At the same time Gandhi believed in struggling against exploitation: "I never said that there should be co-operation between the exploiter and the exploited so long as exploitation and the will to exploit persists. Only I do not believe that the capitalists and the landlords are all exploiters by an inherent necessity or that there is a basic or irreconcilable antagonism between their interests and those of the masses. All exploitation is based on co-operation, willing or forced, of the exploited. However much we may detest admitting it, the fact remains that there would be no exploitation if people refuse to obey the exploiter." For Gandhi struggle should be conducted through nonviolence, and he warned that one must never be passive in the face of evil; that violence was better than cowardice.

Gandhi foresaw a socialist India achieved through nonviolence. As he wrote in Harijan in 1940 (quoted in My View of Trusteeship, "Antagonism between the classes will be removed. I do not envisage a dead and artificial level among the people. There will be a variety among them as there is among the leaves of a tree. There will certainly be no have-nots, no unemployment, and no disparity between classes and masses such as we see to-day. I have no doubt whatsoever that if non-violence in its full measure becomes the policy of the State, we shall reach essential equality without strife."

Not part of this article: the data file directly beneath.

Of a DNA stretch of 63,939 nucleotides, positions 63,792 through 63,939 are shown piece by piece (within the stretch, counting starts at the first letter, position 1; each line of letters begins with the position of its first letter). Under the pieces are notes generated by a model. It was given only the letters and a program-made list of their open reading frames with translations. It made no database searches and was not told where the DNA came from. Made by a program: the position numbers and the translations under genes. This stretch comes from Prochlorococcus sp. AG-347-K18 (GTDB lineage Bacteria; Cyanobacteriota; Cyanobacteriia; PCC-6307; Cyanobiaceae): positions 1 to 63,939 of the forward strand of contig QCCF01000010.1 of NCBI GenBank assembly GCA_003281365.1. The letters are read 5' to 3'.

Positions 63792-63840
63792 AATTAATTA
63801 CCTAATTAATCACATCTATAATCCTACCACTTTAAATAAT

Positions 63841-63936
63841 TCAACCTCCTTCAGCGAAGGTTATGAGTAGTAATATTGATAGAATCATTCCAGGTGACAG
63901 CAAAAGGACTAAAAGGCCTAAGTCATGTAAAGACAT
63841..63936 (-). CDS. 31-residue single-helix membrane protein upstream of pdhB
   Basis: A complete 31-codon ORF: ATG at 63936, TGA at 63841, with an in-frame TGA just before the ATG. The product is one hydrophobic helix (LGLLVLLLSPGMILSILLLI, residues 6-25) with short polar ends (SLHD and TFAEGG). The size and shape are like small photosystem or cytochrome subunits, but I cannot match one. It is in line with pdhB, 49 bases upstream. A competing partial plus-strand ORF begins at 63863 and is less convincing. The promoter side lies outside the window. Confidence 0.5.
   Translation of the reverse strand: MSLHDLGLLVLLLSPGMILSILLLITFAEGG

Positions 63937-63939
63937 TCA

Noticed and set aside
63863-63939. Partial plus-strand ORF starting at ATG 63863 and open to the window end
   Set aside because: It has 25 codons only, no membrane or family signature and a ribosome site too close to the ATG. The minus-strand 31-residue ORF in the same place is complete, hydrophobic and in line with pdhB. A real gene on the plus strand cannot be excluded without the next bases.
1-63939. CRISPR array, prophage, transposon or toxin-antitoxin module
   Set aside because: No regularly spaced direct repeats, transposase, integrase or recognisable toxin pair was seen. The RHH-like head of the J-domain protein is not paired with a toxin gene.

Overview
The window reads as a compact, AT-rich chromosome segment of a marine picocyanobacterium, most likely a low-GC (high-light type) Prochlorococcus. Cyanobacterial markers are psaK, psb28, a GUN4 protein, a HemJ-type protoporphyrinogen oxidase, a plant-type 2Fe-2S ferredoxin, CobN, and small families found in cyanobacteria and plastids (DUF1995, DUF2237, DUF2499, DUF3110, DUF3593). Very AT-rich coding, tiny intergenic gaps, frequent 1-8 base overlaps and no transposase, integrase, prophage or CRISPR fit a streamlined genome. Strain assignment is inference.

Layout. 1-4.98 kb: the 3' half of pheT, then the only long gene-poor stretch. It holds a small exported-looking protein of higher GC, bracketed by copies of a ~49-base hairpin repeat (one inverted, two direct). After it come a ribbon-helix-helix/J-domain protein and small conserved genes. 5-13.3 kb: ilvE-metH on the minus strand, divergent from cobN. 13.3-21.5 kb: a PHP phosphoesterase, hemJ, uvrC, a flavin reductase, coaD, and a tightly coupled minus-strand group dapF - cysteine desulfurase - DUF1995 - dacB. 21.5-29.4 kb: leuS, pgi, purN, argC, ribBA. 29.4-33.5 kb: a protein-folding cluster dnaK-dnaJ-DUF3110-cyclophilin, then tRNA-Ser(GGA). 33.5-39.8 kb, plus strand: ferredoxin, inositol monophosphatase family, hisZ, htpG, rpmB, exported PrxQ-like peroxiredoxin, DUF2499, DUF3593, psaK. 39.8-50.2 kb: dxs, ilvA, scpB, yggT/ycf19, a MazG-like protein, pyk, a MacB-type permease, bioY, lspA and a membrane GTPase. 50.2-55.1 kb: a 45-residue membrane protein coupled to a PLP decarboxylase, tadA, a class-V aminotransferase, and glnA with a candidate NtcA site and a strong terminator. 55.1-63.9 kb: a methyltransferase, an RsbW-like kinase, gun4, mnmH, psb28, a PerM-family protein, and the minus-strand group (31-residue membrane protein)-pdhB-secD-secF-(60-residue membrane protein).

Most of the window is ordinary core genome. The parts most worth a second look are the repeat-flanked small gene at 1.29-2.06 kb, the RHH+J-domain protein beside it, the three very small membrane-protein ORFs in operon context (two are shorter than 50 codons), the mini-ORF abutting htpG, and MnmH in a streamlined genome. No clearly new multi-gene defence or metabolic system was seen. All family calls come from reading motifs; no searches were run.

Gandhi's analysis was paradoxical. On the one hand he rejected class struggle and foresaw cooperation between the classes. On the other hand, he called for perpetual struggle against exploitation and foresaw the day when there would be no more social classes. In the end it would seem that his strategic vision was a classless society not unlike that foreseen in the Communist Manifesto but that the means for arriving there was through nonviolence rather than violence.

To take part in a discussion about this page, go to the Discussion Board Forum on the writings of Mahatma Gandhi and Martin Luther King Jr:

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Revolutionary socialist culture of peace

Culture of War

Internal Culture of War

Culture of Peace

Education for nonviolence and democracy

Sustainable development for all

Human rights vs exploitation

Women's equality vs patriarchy

Democratic participation vs authoritarianism

Tolerance and solidarity vs enemy images

Transparency vs secrecy

Disarmament vs armament

Revolutionary leadership

Revolutionary organization

Proletarian Internationalism

National Liberation

Guerrilla Warfare


Agent Provocateurs

Communication systems

Psychology for revolutionaries

Capitalist culture of war

Socialist culture of war

Winning Conflict by Nonviolence

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More Sources

South African
Peace Process

Soviet Union
Disarmament Proposals

Soviet Collapse

Has Socialism Failed?

Pedagogy of the Oppressed

Ecology in Cuba

On Religion

Human Rights in South Africa

on Nonviolence

on Nonviolence

on Communism

Cuba's revolutionary medicine

People-power revolution in the Philippines